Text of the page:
It’s “10-4 good buddy” for 1040 enforcers
It’s been a tough few months recently for the Internal Revenue Service.
I get it. It can’t be easy working for this particular government organization, albeit one that does serve a certain function at making possible the general lifestyles that many American citizens have become accustomed to living. We like our freeways, educational opportunities, protection and much more.
But even if one has an academic understanding of the use of collected taxes, it doesn’t make it any easier to watch money float out of our hands for taxes with little or no control; and, when a human being is at the other end of this discomfort, it just makes people angry.
Can you imagine going to work every day to a job that you know would make your neighbors burn effigies in your front yard if they really knew what you meant when you told them you “have a government job”?
The ire towards IRS staff may not approach the same level of malice people feel towards repo workers, assistant principals, and the dentist; but the anger and mistrust is always simmering just below the surface. It probably doesn’t help that, in addition to the standard I-9 verification form that all IRS workers must sign upon their hire, a separate “I Give My Soul To the Devil and Promise to Do His Bidding” standard contract must also be signed.
Do people send happy greeting cards to their friendly neighborhood IRS agent, thanking them for doing such an excellent job and to ‘keep up the good work’? I think not.
I would imagine that the overall hit to IRS employee’s collective morale every April 15 must be immense. In fact, an inside source has informed me that all IRS offices across the country are instructed to cover restroom mirrors with black muslin during the month of April because the employees can’t bear to ‘look at themselves in the mirror.’ This does not include the sadistic agents who make several restroom visits per day to lift the corner of the shrouds to smile at themselves. Self-affirmation? Psychosis?
After all, can it be easy to collect 15% – 50% of another human being’s income, selectively target certain political or religious groups of people for monthly audits, and be put in charge of enforcing an unpopular healthcare law?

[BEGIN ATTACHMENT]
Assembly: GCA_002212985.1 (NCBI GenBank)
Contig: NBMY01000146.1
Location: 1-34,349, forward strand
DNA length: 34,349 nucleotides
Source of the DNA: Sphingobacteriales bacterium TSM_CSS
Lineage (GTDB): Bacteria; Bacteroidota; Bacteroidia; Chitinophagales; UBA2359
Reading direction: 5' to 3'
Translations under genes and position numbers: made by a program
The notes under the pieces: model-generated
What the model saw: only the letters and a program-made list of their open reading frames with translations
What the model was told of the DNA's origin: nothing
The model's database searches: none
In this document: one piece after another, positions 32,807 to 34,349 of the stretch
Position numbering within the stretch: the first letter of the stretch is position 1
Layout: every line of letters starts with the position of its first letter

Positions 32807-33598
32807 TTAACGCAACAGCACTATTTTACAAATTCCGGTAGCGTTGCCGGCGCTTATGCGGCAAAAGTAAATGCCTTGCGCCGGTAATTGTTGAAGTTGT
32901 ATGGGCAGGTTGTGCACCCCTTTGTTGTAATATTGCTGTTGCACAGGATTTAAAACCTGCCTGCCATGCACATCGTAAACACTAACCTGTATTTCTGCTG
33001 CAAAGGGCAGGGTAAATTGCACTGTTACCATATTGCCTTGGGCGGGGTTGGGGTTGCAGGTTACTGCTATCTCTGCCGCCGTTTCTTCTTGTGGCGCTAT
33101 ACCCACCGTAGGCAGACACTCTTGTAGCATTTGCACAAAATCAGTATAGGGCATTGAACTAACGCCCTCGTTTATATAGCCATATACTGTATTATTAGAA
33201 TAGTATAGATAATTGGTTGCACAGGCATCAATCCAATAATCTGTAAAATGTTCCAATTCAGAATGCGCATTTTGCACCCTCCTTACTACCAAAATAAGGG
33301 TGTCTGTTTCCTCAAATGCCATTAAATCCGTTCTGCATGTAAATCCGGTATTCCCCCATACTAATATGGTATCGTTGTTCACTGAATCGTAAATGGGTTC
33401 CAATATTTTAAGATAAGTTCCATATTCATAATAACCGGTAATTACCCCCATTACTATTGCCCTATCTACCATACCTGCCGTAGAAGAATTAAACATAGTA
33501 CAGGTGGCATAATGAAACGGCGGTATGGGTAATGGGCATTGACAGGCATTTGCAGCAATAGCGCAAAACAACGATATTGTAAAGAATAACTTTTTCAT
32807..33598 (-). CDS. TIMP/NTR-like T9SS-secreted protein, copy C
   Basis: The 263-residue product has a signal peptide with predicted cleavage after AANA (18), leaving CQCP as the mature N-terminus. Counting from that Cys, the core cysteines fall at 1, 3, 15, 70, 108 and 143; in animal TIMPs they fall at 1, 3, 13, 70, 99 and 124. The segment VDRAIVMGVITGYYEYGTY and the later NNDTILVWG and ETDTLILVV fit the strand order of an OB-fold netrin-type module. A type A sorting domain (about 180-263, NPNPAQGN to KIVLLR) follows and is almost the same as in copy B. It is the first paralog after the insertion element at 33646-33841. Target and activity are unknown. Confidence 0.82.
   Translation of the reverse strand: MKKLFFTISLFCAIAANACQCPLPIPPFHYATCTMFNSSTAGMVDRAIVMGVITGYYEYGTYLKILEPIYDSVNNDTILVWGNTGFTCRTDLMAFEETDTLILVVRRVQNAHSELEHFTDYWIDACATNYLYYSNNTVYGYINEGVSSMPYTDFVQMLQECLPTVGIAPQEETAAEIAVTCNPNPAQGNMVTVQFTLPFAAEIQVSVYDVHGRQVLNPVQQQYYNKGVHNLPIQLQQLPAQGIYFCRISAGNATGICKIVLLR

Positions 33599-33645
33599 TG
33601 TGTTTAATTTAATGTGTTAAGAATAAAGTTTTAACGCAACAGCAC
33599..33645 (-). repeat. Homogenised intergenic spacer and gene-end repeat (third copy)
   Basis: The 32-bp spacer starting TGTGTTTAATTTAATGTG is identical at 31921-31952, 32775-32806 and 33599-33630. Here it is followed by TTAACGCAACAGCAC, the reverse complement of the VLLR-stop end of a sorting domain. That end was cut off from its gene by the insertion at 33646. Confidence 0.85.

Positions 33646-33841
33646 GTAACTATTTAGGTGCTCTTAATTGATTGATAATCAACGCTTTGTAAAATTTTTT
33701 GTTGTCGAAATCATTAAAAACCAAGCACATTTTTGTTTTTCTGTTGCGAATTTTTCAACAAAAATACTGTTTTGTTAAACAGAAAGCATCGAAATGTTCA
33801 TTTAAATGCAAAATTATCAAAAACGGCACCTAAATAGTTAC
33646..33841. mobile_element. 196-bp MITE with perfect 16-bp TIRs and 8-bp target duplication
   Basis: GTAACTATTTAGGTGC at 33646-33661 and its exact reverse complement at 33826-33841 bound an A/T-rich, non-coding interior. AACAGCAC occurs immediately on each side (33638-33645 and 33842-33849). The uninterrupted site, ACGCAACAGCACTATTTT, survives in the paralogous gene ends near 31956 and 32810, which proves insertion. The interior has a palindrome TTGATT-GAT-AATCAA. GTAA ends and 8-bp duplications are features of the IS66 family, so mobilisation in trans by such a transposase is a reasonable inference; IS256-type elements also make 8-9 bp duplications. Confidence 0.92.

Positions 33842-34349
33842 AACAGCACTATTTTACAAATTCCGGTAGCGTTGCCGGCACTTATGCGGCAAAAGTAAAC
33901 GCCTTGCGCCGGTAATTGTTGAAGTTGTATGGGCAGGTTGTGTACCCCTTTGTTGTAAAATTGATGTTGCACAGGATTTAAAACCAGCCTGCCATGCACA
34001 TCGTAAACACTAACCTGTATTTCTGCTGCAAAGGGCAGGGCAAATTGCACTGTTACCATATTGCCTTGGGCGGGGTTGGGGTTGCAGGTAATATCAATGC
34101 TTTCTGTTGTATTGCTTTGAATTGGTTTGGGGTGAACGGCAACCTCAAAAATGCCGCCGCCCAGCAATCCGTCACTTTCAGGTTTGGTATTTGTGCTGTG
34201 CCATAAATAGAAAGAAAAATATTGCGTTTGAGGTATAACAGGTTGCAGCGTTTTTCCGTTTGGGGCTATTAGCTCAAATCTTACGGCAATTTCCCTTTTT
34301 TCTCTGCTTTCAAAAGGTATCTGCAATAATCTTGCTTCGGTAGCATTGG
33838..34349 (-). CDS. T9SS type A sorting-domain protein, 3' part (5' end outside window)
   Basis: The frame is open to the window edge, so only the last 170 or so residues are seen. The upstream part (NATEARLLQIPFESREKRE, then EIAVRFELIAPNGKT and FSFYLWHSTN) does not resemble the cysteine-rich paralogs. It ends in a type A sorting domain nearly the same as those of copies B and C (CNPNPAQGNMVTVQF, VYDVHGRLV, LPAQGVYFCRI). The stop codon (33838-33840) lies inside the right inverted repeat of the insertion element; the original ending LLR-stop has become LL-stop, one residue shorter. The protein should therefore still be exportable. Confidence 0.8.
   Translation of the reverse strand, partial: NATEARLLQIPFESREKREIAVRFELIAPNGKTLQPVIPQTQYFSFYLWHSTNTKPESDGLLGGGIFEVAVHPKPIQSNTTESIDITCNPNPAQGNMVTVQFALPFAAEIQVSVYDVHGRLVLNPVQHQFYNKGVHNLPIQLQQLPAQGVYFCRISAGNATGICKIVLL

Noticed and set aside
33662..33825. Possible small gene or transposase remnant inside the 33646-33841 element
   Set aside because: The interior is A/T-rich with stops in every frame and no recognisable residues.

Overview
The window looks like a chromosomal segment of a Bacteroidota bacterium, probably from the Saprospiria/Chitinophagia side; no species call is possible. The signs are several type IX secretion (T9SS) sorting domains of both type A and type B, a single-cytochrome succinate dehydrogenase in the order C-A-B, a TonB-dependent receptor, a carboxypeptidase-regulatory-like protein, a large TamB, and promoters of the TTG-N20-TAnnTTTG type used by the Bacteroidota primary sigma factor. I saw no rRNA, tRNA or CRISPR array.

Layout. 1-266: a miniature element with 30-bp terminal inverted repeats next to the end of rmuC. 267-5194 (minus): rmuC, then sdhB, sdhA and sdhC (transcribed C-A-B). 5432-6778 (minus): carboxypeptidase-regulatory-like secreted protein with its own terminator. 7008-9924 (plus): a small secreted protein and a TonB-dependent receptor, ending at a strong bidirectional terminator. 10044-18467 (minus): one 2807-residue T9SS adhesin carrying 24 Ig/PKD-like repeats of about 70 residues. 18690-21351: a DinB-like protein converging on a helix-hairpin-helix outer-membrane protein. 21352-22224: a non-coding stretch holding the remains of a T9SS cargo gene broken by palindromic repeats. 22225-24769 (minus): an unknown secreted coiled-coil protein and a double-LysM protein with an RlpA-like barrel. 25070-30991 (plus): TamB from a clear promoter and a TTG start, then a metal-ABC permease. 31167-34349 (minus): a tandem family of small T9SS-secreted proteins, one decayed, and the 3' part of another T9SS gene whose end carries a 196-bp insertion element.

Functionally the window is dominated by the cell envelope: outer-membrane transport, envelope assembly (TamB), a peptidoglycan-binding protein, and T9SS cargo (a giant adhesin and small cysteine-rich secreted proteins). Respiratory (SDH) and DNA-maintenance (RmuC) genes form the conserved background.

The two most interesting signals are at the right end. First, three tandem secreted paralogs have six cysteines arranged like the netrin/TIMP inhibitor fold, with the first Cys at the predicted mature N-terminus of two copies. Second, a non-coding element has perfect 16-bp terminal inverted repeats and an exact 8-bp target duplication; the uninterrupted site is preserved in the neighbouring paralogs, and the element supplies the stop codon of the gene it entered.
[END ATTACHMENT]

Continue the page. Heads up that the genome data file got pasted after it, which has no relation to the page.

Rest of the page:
In fact, I imagine that it can all be quite morale busting.
But there’s hope. John Koskinen, the new IRS commissioner knows just what therapy will dry the tear and lift the head that hangs low. He will boost the morale of embattled IRS employees by doing what the private sector is having trouble doing during these uncertain economic times; which is, giving out money.
This is true genius. The concept of throwing money at employees whose sole job is to collect a portion of the hard-won earnings of Mr. and Ms. American is brilliant. In my mind’s eye, I can see the IRS agents kneeling down by their cubicles and supplicating the statue of a gold coin they all keep on their desks for reasons of worship, expressing their deep and abiding gratitude they feel that they should be worthy of such benevolence when so many are losing jobs or having their hours and benefits reduced.
So, on the heels of such a magnanimous morale boosting, I want to propose a few other therapeutic strategies that might help these poor, put-upon federal employees:
- Aloha For Audits: Employees who audit targets that fall outside of the current Administration’s marching orders will get a taxpayer-financed trip to Maui.
- Tax-Exempt Charity Roulette: Every morning, IRS satellite offices allow their ‘Employee-of-the-Week’ to spin the big wheel in their supervisor’s office to see which non-profit charity will be targeted for harassment that week. (Ah…I can feel the stress just flowing off of me with this one.)
- Fifth Amendment Friday: Based upon the example of Lois Lerner, Fifth Amendment invocation competitions will bring a fun close to the work week before everyone heads home. The staff is divided into two groups, with the department heads acting as faux members of the Senate Finance Committee. Each ‘Committee’ member asks potentially embarrassing questions to each team member who are then clocked at how quickly they can invoke their Fifth Amendment rights. (Ha! Some of those agents really get tongue-tied with this game.)
- Pin-the-Tail-On-the-Exemption: Blindfolded employees take turns throwing red markers at a board covered with possible tax exemptions. Any exemptions marked with red at the end of the game are automatically denied to 1040 filers leading up to April 15th.
With so many IRS agents feeling so blue, so down, so morose; it’s crucially important that they stay emotionally fit and happy. Else, their depression could lead to many striking out, utilizing their authority to a level of abuse.